Enjoy, gentle reader, enjoy AND don’t forget to send us your favorite Shavuos recipes (there is a nice selection of cholov Yisroel cheeses as the prize for the best!) to:

kosherscene@gmail.com

Meanwhile, check out Lévana’s pages for more Shavuos delicacies.

CS

RELATED POSTS

shavuos recipes – part 2 

————–

shavuos recipes – part 2

shavuos recipes – part 1

and for prize winning cheese cake recipes: and the winner is…

19
May
11

Popbar


Located in the West Village, in an area full of restaurants (none of which are kosher, unfortunately), Popbar (5 Carmine Street – at 6th Avenue – New York, NY 10014; Tel: 212.255.4874) is a refreshing oasis for the kosher palate. When I say refreshing I mean it literally, especially, now that summer is almost here. They sell popGelato and popSorbetto… Unlike other gelati, their product comes on bars. Unlike other bars, theirs are made with all natural, healthy ingredients… not quite what you get at your friendly supermarket, is it?

An assortment of flavors and your choice of poppings (toppings) and dippings...

The popSorbetto flavors (strawberry, peach, mixed berry, blood orange, lemon, mandarin, pineapple, melon, grapefruit) are made with 70-80% real fruit, with no syrup, no milk and natural fructose, intead of sugar. As a result, not only are they healthier, but they do not taste overly sweet like so many other brands do.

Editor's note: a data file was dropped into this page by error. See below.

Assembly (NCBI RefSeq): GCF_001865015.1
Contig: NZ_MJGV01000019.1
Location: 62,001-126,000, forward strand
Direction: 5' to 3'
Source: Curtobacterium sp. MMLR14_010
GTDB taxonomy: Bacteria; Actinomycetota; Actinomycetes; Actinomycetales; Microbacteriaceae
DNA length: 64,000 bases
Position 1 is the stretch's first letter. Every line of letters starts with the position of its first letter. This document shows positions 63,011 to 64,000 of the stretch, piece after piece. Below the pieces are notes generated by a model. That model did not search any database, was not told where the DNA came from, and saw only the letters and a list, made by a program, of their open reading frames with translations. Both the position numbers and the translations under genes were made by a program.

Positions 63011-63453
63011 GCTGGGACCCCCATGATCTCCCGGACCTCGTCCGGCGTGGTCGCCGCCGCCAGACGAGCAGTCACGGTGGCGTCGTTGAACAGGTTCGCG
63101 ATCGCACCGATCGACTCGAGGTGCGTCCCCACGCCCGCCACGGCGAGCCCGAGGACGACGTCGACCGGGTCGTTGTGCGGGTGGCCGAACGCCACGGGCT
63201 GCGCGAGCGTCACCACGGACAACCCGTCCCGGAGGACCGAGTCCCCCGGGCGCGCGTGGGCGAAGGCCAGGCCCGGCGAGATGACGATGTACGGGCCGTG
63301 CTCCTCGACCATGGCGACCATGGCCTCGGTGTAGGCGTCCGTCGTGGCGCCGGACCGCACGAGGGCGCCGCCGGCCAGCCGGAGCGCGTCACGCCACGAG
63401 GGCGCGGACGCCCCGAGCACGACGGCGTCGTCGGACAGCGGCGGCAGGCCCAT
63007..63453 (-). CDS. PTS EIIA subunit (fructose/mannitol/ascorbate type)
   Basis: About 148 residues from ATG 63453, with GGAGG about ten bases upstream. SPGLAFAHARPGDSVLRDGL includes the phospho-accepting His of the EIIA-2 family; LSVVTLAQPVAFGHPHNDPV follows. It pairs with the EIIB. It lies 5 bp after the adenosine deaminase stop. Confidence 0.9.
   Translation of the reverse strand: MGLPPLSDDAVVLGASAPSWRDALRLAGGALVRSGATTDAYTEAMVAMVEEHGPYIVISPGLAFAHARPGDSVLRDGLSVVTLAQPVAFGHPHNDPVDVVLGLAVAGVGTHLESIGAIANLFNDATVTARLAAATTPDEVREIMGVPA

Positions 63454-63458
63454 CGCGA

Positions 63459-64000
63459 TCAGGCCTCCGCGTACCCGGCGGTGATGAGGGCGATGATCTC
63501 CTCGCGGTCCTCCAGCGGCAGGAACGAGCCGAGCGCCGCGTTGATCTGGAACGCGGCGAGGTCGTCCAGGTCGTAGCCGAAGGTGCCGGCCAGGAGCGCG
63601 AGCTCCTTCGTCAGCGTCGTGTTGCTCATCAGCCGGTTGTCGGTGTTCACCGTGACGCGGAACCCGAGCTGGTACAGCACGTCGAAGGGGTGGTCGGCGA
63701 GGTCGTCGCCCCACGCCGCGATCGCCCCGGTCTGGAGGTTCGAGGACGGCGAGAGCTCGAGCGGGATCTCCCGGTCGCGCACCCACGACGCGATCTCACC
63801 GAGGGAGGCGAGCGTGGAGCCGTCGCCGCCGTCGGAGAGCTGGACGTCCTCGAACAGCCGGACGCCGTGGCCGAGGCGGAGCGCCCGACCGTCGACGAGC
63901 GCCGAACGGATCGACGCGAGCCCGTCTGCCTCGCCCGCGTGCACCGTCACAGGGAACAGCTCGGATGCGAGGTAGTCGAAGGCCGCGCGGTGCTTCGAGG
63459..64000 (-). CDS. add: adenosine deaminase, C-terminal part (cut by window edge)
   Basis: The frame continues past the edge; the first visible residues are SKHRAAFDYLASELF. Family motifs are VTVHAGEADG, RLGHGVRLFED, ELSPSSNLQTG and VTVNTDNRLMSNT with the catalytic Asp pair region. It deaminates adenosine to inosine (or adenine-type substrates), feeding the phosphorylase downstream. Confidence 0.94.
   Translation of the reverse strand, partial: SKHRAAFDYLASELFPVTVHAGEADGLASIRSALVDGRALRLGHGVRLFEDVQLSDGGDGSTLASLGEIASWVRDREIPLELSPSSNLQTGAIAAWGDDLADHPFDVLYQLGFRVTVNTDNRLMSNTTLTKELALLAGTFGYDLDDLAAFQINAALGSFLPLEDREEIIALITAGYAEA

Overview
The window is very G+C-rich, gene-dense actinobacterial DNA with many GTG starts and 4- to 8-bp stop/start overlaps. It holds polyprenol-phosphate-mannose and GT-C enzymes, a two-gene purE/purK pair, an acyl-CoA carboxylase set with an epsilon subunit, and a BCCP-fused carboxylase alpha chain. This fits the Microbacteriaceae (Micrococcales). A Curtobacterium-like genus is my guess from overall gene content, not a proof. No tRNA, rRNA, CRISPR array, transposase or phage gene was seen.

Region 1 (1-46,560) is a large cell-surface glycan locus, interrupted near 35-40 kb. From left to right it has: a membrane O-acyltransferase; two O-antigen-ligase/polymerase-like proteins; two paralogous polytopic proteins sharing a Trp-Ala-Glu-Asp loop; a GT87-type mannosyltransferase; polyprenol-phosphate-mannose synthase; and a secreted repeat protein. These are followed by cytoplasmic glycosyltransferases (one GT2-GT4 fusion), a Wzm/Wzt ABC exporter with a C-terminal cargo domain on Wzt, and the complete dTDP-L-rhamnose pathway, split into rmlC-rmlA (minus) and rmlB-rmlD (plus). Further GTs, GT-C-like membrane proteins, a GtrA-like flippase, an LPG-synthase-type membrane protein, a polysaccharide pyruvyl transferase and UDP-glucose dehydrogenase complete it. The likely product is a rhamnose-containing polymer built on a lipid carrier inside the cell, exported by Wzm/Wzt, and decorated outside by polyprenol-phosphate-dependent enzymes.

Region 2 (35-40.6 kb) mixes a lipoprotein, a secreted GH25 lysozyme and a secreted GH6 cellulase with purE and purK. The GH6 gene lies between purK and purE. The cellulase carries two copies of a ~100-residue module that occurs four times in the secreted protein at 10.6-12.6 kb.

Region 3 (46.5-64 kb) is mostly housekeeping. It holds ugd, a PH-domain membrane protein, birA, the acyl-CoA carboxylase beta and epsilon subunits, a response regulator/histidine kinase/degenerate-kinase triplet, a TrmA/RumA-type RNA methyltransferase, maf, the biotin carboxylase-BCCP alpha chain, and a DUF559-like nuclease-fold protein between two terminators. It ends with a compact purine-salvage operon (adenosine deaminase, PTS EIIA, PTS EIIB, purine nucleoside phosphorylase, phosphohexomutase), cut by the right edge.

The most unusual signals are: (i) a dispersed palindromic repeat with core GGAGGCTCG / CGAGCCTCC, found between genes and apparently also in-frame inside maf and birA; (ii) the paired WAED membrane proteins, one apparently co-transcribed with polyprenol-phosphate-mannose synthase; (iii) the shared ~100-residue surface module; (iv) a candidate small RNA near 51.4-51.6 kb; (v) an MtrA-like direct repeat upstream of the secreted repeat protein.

The choice of popGelato flavors is a little larger (chocolate, vanilla, coffee, mint, coconut, hazelnut, giandula, pistachio, almond, banana). They use more milk than cream, as a result these bars have fewer calories and are lighter than regular ice cream.

They also just started producing a new popular item, yogurt strawberry.

All their ingredients are imported from Italy, and when you taste these bars you immediately notice the difference. I tasted a popGelato coffee which they customized for me by dipping it in hazelnuts and dark chocolate…

Decadently delicious!

Decadent, creamy but light, not overly sweet… a feast for the eyes and palate! Then I had a mixed berry popSorbetto. It is made from real strawberry, real raspberry and real blueberry. Not only is this just different from other sorbet bars, it’s faaar better tasting, certainly healthier.